We also made some advances towards our future goals of P2P release for block producer nodes (pr #3800 - in review) & for Daedalus users (pr #3690 - merged).

Detailed log

  • We expanded diffusion simulation with block-fetch protocol bringing it closer to the production system.

  • We addressed some additional technical depth in diffusion simulation

  • We slightly improved documentation & CI of io-sim and typed-protocols repositories for open-source contributors.

  • We closed a number of issues towards publishing io-sim on Hackage (only two essential issues are left open).

  • We pushed a branch of typed-protocols which captures one of the developer UX problems in the API which we need to solve.

  • We identified and fixed an issue related to systemd sockets.

  • We identified and fixed an issue in consensus initialisation not giving feedback on early errors.

  • We deployed RT View, identified a number of issues which were communicated to the performance & monitoring team.

  • We finished high level & detailed design of peer sharing, very early implementation of peer sharing is done (note that peer sharing cannot be safely deployed without eclipse evasion & genesis).

  • We finished high level design of eclipse evasion, and started working on a detailed design.

  • We were assigned the role of release engineer for 1.35.5 release (the P2P single relay release); we prepared a cardano-node for 1.35.5 release which contains more than 130 patches of just network stack improvements done over last few months.

  • We diagnosed and fixed an tricky bug in the peer state actions (a component which sits between outbound governor and connection manager). That bug was introduced earlier this year and never released. It was caught by the QA testing framework. We expanded our diffusion simulation to cover such case and also mitigated a chance for reintroducing such a bug in future.

  • We identified and quite likely mitigated a misconfiguration in the benchmarking cluster (next benchmarking run will confirm our hypothesis).

  • We simplified the format of p2p topology file, we got positive feedback from SPOs.

  • We raised severities of some of the logging messages, which is an important improvement for SPOs, exchanges and other users of the system.

  • We worked on input endorsers simulation which gives both animated and quantified live feedback on network operation, using a simplified model of a TCP/IP network.

Next quarter

  • Release the Single Relay P2P Release 1.35.5.

  • Carry on with Peer Sharing (review, testing).

  • Deliver a talk at Conference on Principles of Distributed Systems 2022 in Brussels, Belgium.

  • Present Detailed Design of Eclipse Evasion and start implementation phase.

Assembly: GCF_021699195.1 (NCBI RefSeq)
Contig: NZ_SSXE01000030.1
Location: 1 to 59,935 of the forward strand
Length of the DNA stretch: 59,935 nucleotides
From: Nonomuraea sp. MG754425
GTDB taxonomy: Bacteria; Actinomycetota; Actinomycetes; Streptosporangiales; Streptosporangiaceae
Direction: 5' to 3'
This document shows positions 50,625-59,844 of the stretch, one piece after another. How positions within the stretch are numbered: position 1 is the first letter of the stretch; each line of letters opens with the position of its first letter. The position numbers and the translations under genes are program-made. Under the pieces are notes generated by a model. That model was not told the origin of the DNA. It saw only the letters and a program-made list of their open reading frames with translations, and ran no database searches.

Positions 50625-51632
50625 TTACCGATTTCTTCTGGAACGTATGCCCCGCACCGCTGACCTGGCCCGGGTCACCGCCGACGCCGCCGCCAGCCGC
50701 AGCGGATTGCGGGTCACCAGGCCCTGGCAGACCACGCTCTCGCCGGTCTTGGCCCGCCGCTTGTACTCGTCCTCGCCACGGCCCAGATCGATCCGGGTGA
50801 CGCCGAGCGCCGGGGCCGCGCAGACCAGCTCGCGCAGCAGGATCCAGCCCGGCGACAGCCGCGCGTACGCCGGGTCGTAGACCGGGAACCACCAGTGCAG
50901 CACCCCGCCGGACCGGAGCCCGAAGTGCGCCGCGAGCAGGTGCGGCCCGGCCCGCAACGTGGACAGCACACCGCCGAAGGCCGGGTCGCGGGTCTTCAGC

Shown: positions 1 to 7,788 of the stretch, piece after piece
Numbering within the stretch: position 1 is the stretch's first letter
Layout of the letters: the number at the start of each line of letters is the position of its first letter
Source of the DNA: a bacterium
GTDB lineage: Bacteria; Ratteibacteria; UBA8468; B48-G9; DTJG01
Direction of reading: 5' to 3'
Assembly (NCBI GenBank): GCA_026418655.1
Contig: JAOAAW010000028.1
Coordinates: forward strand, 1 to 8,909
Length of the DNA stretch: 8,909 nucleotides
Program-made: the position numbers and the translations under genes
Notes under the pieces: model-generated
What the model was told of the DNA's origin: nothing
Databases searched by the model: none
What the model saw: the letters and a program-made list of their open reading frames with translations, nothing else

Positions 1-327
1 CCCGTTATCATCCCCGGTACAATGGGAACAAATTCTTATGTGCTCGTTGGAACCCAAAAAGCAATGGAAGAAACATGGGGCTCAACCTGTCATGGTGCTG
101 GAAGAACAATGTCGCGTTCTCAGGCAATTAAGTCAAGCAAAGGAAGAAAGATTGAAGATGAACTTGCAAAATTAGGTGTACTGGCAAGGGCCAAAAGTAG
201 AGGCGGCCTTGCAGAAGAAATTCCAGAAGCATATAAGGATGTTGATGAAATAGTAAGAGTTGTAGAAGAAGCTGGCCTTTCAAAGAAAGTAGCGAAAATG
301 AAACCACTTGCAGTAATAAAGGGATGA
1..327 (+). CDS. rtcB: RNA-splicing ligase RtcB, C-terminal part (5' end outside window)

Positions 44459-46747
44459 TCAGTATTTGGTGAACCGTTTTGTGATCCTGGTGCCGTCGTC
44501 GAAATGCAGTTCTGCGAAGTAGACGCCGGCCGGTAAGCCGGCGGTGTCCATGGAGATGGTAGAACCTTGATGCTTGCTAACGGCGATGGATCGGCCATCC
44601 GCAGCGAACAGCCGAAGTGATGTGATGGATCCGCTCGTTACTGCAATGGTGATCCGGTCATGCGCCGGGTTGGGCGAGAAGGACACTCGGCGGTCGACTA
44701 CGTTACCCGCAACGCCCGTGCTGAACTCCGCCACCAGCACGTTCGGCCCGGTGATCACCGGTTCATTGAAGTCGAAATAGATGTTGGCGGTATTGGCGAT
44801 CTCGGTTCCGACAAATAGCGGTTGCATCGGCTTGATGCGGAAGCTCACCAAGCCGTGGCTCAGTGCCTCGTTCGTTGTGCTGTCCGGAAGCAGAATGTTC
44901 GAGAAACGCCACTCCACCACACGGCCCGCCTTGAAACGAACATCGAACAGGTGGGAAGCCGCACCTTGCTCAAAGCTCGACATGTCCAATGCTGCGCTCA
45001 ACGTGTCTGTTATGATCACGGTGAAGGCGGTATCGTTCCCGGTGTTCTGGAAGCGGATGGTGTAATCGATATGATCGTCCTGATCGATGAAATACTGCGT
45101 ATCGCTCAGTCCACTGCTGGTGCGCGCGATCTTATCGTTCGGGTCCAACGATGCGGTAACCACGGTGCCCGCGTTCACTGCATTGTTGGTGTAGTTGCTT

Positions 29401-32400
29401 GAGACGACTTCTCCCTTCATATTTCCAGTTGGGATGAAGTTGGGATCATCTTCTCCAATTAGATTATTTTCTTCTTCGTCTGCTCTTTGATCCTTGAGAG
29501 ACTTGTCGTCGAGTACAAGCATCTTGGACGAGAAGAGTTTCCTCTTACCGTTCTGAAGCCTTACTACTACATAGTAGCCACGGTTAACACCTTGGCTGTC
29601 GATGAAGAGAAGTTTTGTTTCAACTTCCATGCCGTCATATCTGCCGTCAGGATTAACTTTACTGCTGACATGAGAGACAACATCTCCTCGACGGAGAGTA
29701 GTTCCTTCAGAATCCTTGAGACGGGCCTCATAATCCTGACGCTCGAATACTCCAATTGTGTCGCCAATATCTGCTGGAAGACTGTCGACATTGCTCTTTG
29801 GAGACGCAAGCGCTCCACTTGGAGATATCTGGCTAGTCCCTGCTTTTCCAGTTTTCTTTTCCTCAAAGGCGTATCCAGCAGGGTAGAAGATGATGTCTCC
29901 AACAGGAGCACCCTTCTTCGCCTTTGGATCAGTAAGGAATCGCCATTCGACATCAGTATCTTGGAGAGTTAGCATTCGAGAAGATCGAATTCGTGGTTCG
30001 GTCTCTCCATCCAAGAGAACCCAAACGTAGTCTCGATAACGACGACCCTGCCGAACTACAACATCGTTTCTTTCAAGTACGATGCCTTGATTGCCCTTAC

• Work on P2P Block Producer release.

  • Carry on with publishing of io-sim on Hackage.

· 2 min read
Jared Corduan

Ledger Quarterly Update

2022-09 - 2022-11-04

  • We finished a minimal ledger era capable of master key rotation. This will be re-purposed our upcoming work.
  • We have the humble beginnings of a proper ledger API.
  • We improved the problematic cost model serialization (recall the song and dance about updating the cost model one epoch after the hard fork).
  • We have added benchmarks for problematic areas.
  • Massive repository restructure and cleanup.
    • Unified and consistent variable name schemes (not completely finished, but nearly there).
    • Massive reduction in type constraints, which causes a lot of developer friction, in our code and also downstream.
    • More organized module structures.
    • Improved generators for our property tests.
    • We removed our dependency on cardano-prelude.
  • The formal ledger model has come a long way.
    • We created a fork of Agda that provides some meta-programming support for the ledger rules.
    • We have a large amount of the basic UTxO support in the model.
    • We can generate a good looking PDF from the model.
    • We can produce Haskell from the model.
    • We have a nice finite set theory library that we can use for many of the ledger rules.
    • We have nix support for the model.

Next steps

  • Individual tracking of deposits. [issue-3113]
  • Versioned CBOR encoders/decoders. [issue-3014]
  • New ledger era transaction body (and the surround work associated with it).
  • Designs for the next ledger era.

· 2 min read
Jordan Millar

Node-Api-Cli Quarterly Update

2022-09 - 2022-11-04

  • Various improvements to tests/CI/GHC 9.2.4 preparations/upgrade to cabal-
  • Major clean up of stale iusses + PRs.
  • Implementation of stale-bot to mitigate against a proliferation of outdated issues and PRs
  • cardano-api refactoring with the aim of exposing more user friendly functions, particularly concerning transaction construction and querying the node.
  • cardano-cli refactoring with the aim of moving reusable functions to cardano-api. We have made strides here and have managed to improve the interface of transaction construction and validation.
  • General documentation updates and improvements
  • Addition of tx-mempool command which allows users to:
    • Query the node about the current mempool's capacity and sizes
    • Request the next transaction from the mempool's current list
    • Query if a particular transaction exists in the mempool
  • Initial refactoring of cardano-testnet

Next quarter

  • cardano-api
    • Working with Konstantinos and his team to make cardano-api better for dapp developers - we have a google doc for this, I can send it to you privately.
  • cardano-testnet
  • Serenity
    • Continued refactoring of cardano-api and cardano-cli, with the particular focus on extracting re-usable components of cardano-cli and moving them to cardano-api. This is harder to define but will manifest in stuff moving from cardano-cli to cardano-api and is tied in to the cardano-api work specified above.
  • General bug fixing and smaller feature requests for the api/cli that are always coming in. Robert is primarily handling this at the moment as he is relatively new.